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Italian Soccer is Full of Racism, Same as Everywhere Else

Recent racist comments by an Italian soccer legend illuminate the racism present throughout Italian society and the world as a whole.
February 20, 2015, 5:50pm

Italian soccer legend Arrigo Sacchi has revealed himself to be a racist. In trying to voice his displeasure at the state of Italian soccer, the former AC Milan and Italian national team manager said:

"I'm certainly not racist and my history as a coach demonstrates that … But look at the Viareggio [youth] tournament I would say that there are too many black players. Italy has no dignity, no pride. It should not be possible that our teams should have 15 foreign players in the squad."

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He went on to clarify his position by saying that he was just unhappy that a team in the youth tournament was fielding four "coloured" boys; defending himself by once again pointing to his managerial history as a shield against allegations of racism. But when someone starts off a statement with "I'm certainly not racist […] but…" you can assure yourself that something blatantly racist is to follow.

The comments were enough to shock FIFA President Sepp Blatter, a man who once said that victims of racist abuse should settle things with their abuser via the great nullifier of racism that is the handshake.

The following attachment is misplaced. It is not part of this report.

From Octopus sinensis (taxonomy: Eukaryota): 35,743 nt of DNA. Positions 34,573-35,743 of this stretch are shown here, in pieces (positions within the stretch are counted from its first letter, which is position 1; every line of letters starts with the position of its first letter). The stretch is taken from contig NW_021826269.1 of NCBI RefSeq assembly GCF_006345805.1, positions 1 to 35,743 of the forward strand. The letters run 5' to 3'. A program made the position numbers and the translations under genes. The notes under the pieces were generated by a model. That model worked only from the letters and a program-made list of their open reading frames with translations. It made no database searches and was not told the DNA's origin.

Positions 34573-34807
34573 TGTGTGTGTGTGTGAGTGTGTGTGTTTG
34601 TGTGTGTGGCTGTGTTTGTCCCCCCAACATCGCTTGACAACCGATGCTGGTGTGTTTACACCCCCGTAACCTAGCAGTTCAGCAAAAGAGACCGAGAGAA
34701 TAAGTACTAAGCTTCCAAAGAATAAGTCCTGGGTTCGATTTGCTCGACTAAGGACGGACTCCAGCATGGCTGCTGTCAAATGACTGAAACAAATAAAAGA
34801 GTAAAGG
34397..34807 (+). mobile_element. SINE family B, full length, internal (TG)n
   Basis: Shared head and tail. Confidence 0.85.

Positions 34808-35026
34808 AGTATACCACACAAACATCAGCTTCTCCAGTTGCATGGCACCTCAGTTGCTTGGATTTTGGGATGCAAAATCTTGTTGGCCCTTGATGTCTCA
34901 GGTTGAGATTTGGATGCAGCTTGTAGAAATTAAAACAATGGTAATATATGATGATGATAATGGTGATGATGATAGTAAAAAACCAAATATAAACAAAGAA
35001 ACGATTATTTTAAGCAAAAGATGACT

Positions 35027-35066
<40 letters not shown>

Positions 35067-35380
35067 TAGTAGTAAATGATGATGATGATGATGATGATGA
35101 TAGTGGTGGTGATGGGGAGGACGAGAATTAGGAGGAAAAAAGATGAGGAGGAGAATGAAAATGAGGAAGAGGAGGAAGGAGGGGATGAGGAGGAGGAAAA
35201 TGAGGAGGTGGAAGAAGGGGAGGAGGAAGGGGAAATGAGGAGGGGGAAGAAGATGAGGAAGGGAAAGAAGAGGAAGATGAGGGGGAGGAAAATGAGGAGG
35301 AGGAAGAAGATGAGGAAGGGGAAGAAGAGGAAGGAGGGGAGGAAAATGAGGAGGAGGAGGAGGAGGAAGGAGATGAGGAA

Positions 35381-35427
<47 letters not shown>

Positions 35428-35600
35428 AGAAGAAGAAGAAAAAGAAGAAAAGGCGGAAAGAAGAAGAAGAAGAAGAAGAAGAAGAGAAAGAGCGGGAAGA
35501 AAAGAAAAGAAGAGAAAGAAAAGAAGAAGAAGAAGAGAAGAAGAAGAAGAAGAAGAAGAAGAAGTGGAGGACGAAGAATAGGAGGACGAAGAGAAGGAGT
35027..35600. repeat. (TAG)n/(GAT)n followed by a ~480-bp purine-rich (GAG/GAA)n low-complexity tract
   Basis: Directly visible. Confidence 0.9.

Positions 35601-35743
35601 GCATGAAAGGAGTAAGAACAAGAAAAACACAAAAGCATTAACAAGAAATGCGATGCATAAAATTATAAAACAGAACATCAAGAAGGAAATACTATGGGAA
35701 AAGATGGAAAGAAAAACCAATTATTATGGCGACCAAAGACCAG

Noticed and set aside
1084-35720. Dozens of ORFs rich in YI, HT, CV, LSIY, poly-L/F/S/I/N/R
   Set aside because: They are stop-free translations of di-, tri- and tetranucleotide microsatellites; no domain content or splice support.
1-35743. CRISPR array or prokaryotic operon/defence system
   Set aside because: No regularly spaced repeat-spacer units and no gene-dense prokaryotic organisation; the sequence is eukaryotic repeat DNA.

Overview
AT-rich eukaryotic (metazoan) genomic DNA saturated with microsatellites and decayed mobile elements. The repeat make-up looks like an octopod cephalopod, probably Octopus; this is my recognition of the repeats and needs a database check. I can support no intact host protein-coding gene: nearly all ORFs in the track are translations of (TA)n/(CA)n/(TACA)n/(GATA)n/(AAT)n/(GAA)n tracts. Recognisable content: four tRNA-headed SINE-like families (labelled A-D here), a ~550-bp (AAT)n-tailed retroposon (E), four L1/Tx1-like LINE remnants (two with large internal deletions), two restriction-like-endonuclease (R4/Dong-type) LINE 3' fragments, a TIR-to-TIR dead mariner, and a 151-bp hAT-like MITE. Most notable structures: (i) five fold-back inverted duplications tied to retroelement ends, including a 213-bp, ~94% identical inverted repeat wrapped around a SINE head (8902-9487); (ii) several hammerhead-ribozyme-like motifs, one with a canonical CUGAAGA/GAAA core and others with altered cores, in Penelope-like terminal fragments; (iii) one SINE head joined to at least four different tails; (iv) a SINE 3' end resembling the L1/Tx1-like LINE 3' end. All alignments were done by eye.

Arrigo Sacchi. Image via Elena Torre, WikiMedia Commons

Brass tacks: Sacchi is a racist and transparently dim in the way racists tend to be. More than Sacchi's own racism though is the fact that Italian soccer and Italian culture—like most any other—offers safe harbor to racism. It wasn't too long ago that Carlo Tavecchio, Italy's FA President, was banned for six months by UEFA over comments that African players were eating bananas and taking roster spots from Italian players. That's the most powerful man in Italian football who made that statement, a man who was elected. Coincidentally, one of the teams that showed their support after Tavecchio's comments was AC Milan, Sacchi's former team.

Speaking of AC Milan, three of the club's former players were recently victims of racist attacks by fans. Kevin Constant had bananas thrown at him by Atalanta fans, Kevin-Prince Boateng walked off 25 minutes into a match against lower league Pro Patria after being showered with monkey sounds—a commonplace taunt that he's tried to ignore during his time in Italy.